Grey’s Anatomy has replaced McSteamy with Mc (in my opinion) Steamier and thus one plastic surgeon exits and another moves to the forefront offering me more appearance-based storylines to critique. Aren’t you just jumping for joy?
On “The End is the Beginning is the End” (Season 9, Episode 11), James, a sixteen-year-old teenager, comes for his sixth surgery to address what he refers to as his “weird” appearance. Everyone around James cringes to various degrees about the weird label further substantiating the point I made in. Those of us with the weird face can accept it and the social consequences with far more equanimity than those around us. Why is that? And that’s not a rhetorical question.
When The Hot Girlfriend visits James, McSteamier seems perplexed and James offers an explanation that goes something like this: McSteamy told me surgery was going to get me only so far so I had to develop some moves to get anywhere with women. He said his moves wouldn’t work for me, so I had to come up with my own. I blind them with my personality. This brief explanation took me to the heights of elation only to drop me to the depths of infuriated resignation.
My personal experience of plastic surgeons is that they bank on all the negative consequences of having a weird appearance in our society – isolation, rejection, scaring children, lacking dates, getting treated like you’re contagious and… Then they offer you the infallible remedy – described in as little detail as possible — to vanquish the horrifying fate. It’s an approach of extremes selling you on the described course of action better than any ad campaign could achieve because no convincing is necessary that looking weird has lousy consequences and we’ve been taught to believe Medical Gods have all the answers. After all, they became doctors to “do good” and no self-interest or ego is involved in their proclamations. They only want what is best for us and are going to deliver it.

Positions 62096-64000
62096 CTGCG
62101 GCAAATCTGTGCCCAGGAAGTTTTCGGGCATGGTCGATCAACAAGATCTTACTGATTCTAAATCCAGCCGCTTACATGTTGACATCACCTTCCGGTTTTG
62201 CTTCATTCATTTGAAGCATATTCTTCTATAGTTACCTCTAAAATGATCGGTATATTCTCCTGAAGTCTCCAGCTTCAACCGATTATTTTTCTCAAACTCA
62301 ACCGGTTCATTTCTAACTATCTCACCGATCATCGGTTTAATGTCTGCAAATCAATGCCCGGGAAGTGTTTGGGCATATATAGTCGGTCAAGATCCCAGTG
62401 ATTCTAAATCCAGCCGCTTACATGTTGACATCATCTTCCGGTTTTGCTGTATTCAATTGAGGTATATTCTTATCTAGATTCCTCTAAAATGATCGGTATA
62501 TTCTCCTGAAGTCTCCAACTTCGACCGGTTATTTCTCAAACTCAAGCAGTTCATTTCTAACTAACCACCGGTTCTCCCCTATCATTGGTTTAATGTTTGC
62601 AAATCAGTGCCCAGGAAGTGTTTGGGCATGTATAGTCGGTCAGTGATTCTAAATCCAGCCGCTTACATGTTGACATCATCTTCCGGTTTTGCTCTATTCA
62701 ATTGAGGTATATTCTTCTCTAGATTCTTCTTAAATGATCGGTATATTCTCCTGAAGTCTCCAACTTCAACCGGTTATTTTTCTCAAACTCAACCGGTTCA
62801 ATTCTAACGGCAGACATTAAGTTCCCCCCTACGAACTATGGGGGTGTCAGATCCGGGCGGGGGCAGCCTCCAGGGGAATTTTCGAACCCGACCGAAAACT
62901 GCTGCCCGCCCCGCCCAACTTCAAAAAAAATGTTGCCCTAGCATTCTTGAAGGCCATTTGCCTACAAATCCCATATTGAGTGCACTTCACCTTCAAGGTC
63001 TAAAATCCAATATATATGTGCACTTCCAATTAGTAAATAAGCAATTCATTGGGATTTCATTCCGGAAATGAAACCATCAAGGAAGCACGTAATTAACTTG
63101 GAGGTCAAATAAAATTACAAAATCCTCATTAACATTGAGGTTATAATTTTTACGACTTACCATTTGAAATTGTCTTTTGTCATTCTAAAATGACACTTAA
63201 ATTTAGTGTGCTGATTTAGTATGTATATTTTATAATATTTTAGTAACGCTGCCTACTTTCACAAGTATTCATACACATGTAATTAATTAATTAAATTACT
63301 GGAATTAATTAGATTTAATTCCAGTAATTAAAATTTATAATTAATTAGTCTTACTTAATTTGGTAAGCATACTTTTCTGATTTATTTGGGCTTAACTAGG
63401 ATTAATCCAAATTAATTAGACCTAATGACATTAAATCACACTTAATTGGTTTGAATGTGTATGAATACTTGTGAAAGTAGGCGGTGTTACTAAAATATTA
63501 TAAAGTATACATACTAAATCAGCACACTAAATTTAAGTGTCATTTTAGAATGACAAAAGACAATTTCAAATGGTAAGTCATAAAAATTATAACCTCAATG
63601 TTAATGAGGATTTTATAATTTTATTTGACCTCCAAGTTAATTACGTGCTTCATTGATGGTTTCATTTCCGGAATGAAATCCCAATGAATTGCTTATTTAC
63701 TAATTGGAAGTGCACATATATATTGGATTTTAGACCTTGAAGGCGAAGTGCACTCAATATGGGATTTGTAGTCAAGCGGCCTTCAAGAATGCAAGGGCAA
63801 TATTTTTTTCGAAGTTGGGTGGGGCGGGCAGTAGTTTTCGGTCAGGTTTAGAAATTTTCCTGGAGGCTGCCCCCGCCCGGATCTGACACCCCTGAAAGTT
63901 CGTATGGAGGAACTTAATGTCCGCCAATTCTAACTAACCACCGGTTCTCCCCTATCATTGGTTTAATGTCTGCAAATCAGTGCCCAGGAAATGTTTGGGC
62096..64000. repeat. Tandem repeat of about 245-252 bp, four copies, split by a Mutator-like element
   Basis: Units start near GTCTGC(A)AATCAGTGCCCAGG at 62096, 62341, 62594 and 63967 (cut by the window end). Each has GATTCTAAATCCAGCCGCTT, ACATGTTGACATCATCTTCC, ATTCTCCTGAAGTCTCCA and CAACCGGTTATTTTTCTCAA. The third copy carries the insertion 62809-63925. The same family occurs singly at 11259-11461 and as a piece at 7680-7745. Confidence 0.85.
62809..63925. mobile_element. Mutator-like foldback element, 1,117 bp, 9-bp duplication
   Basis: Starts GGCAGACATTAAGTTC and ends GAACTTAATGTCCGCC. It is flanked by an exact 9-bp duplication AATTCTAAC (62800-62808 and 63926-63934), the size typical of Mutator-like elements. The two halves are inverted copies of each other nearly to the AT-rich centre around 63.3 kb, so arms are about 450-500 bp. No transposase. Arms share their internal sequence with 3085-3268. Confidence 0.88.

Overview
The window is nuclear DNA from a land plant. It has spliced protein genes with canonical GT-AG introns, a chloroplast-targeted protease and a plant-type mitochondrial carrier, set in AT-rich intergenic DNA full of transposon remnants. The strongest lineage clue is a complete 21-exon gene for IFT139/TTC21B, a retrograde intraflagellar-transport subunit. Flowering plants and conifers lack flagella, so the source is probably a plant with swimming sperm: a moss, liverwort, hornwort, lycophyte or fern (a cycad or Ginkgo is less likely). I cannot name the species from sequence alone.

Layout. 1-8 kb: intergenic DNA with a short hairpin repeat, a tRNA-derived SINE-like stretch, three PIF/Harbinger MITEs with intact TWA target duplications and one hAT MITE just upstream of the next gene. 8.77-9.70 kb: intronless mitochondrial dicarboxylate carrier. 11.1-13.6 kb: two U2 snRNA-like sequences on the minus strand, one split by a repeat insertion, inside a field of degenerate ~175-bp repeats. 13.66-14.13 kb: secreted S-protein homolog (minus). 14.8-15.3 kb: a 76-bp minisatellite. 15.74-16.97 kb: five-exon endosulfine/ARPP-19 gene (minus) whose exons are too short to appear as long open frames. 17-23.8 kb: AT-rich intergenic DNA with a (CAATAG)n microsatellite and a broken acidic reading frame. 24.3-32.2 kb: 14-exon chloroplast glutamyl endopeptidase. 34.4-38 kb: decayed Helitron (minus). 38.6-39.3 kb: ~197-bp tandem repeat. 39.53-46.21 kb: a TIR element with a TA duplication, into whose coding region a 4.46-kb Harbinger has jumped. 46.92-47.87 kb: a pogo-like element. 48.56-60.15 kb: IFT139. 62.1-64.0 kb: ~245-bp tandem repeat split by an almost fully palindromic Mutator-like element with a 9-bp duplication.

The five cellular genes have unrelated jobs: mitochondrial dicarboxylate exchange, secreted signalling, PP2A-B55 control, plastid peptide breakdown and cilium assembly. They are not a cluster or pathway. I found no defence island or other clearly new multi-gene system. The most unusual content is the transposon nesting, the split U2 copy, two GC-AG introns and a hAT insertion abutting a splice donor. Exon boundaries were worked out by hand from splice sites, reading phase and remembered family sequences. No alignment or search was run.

At no time in my life has anyone let alone a doctor said, “Surgery will only get you so far.” I’m actually a little terrified to even contemplate how that might have altered events. Would my parents have been so persuaded and determined that I needed to be fixed? Would I have been such a willing sheep? Would such an honest perspective coupled with identical experiences somehow left me with less emotional scars?
Of course Grey’s Anatomy’s writers then made me furious by implying the right behavior (moves) could overcome a weird appearance. Really? I’d love to attend the workshop that taught me that particular set of skills.
Replacement of my biological eyes with prosthetics altered my appearance in a manner socially perceived as an improvement. Since then, I have noticed significant behavioral changes in those around me. Strangers engage in innocent flirting. Children’s questions have morphed from “Mommy, what’s wrong with her?” to “Mommy, why is she using that stick?” Dates haven’t suddenly begun raining from the heavens, but stranger discomfort has drastically decreased. However, while under anesthesia, I did not receive an infusion of improved social skills nor a transplant of dazzling moves. To me, this experience argues that how I look has more power to impact others than anything I say or do. I looked weird. I look a little less weird. People behave accordingly.
In the end, Grey’s Anatomy may have mitigated the impact of it’s “If you have the right moves” perspective. With all his blinding personality, James still said, “Looking less weird would be cool.”